From David N. Butterworth@21:1/5 to All on Sat Dec 24 19:26:37 2016
LANDMINE GOES CLICK (2015)
A film review by David N. Butterworth
Copyright 2016 David N. Butterworth
*1/2 (out of ****)
The backpacking protagonists of Levan Bakhia's new film must not have seen
"An American Werewolf in London" (backpackers come to grief on the
Yorkshire Moors) or "Wolf Creek" (backpackers come to grief in the
Australian Outback) or "Hostel" (backpackers come to grief in a Slovakian
YMCA) or any of the innumerable other films in which jaunty hikers meet
with grisly ends. Because despite all these warnings, one of our personality-impaired heroes steps on an unexploded mine while backpacking through ravaged, post-war Georgia (the country in the Caucasus region of Eurasia, not the U.S. state) and "Landmine Goes Click."
Aha. Should Chris (Sterling Knight) move even a muscle--lift his foot
or breathe a little too heavily--landmine goes boom. It's an interesting predicament, certainly. Does he try leaping to safety at the risk of
losing a limb--or more--in the process? Or does he attempt the equivalent
of that Indiana Jones trick, the one at the beginning of "Raiders'" when
Indy deftly switches out a grinning gold idol for a carefully-weighted
sandbag to avoid triggering some murderous mechanism? Or does Chris simply wait for the cavalry to show up? But this is rural Georgia, after all, and there's no cavalry, or even a cell phone signal. Poor Chris. His troubles--and ours--are only just beginning.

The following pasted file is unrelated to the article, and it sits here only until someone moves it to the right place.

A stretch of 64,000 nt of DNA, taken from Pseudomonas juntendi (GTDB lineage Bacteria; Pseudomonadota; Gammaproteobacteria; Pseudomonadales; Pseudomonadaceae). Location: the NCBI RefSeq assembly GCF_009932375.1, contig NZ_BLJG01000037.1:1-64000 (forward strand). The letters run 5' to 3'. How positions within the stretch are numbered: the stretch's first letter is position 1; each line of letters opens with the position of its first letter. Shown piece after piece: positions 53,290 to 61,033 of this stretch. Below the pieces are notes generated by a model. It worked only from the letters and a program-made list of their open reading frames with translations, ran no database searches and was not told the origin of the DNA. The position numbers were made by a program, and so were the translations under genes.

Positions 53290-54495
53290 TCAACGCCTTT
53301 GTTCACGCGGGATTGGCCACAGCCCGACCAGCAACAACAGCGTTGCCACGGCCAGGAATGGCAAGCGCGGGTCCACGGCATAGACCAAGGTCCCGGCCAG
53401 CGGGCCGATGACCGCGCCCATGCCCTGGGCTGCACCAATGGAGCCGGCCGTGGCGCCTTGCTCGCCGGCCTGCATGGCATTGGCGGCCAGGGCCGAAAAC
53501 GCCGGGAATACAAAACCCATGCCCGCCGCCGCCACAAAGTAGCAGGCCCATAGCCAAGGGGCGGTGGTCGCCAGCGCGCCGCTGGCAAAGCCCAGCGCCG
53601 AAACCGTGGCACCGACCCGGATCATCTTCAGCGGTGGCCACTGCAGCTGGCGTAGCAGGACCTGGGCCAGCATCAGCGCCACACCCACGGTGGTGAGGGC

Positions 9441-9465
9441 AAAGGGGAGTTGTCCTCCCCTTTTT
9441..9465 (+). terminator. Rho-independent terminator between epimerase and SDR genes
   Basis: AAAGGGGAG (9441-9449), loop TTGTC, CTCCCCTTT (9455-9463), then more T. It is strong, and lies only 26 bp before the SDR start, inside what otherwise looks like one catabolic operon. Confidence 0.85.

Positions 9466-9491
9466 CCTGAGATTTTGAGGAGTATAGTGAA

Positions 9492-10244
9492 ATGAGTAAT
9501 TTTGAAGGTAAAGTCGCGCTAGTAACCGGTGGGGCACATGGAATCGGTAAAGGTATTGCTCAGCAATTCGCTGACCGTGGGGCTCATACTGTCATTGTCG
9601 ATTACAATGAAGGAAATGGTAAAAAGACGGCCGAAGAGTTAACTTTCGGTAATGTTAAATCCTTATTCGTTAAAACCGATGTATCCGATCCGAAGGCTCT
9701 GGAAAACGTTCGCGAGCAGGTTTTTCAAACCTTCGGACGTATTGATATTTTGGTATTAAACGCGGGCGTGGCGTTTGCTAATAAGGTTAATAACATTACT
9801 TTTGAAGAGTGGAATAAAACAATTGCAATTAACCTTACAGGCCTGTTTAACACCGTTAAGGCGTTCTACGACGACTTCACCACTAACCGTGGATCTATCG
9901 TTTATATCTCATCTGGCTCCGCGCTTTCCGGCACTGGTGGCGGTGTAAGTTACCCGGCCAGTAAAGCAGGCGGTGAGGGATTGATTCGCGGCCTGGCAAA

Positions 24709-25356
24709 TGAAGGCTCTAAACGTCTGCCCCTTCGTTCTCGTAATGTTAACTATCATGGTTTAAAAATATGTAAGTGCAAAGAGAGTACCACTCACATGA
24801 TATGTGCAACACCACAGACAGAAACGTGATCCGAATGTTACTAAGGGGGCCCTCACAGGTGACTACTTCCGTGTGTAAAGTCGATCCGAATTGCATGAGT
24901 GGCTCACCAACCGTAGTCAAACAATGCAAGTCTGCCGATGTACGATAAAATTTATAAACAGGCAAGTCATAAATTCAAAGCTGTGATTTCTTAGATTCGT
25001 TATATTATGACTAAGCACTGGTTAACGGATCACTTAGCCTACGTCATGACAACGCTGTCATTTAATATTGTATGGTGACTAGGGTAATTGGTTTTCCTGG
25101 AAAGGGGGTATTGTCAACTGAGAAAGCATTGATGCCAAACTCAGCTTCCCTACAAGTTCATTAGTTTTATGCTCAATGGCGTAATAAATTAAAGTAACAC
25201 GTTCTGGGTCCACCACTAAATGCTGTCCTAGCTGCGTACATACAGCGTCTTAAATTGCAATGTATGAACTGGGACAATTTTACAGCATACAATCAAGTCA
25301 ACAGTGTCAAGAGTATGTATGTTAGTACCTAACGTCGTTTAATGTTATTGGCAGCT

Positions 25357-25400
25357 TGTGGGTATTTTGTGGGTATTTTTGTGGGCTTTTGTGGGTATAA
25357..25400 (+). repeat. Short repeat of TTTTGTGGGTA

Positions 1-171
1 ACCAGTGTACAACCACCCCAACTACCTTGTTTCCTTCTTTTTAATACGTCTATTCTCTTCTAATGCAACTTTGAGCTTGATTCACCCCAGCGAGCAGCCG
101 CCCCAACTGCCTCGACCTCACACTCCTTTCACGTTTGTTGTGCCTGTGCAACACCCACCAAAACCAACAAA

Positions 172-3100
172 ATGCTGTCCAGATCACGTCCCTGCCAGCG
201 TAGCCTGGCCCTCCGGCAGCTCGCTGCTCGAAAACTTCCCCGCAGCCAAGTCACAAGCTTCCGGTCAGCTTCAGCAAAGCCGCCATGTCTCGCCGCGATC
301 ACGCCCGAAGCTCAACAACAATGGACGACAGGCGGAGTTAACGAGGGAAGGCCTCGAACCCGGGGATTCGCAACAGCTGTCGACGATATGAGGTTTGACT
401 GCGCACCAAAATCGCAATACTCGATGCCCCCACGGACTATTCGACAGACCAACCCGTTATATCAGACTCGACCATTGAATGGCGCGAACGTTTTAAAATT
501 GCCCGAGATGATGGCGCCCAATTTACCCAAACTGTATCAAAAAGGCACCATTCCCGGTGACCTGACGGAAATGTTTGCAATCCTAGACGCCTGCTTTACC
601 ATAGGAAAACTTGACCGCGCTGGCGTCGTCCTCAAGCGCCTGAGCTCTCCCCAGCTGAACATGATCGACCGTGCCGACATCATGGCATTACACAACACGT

Not only is there some dramatic tension between Chris and his fellow backpackers Alicia (Spencer Locke) and her fianci Daniel (Dean Geyer)
*before* Chris steps on the bomb, but that friction is ratcheted up exponentially when a greasy local (Kote Tolordava, an Eastern bloc Ron
Jeremy lookalike) enters the fray, shotgun in hand and menacing Rottweiler
at his side. Oh he'll help all right, but for a price, a price which is subsequently negotiated ad nauseum. Next up: a tedious, unpleasant, and frankly ridiculous scene, echoing the uber nasty pedestrian underpass
sequence in Gaspar Noe's "Irreversible" (not a fan of that film either,
truth be told).
Strangely and awkwardly, "Landmine Goes Click" jumps forward in time following some cheesy superimpositions and we're treated to a final fifty minutes as revolting and illogical as its first sixty, with violence
towards women once again the predominant theme.
"Landmine Goes Click" ("...for Make Benefit Glorious Nation of
Georgia," perhaps?) is a cheap exploitation flick of the most base and
inhumane variety, with inconsistent acting, incongruous editing, and some laughable model work.
Simply put, it's a bomb.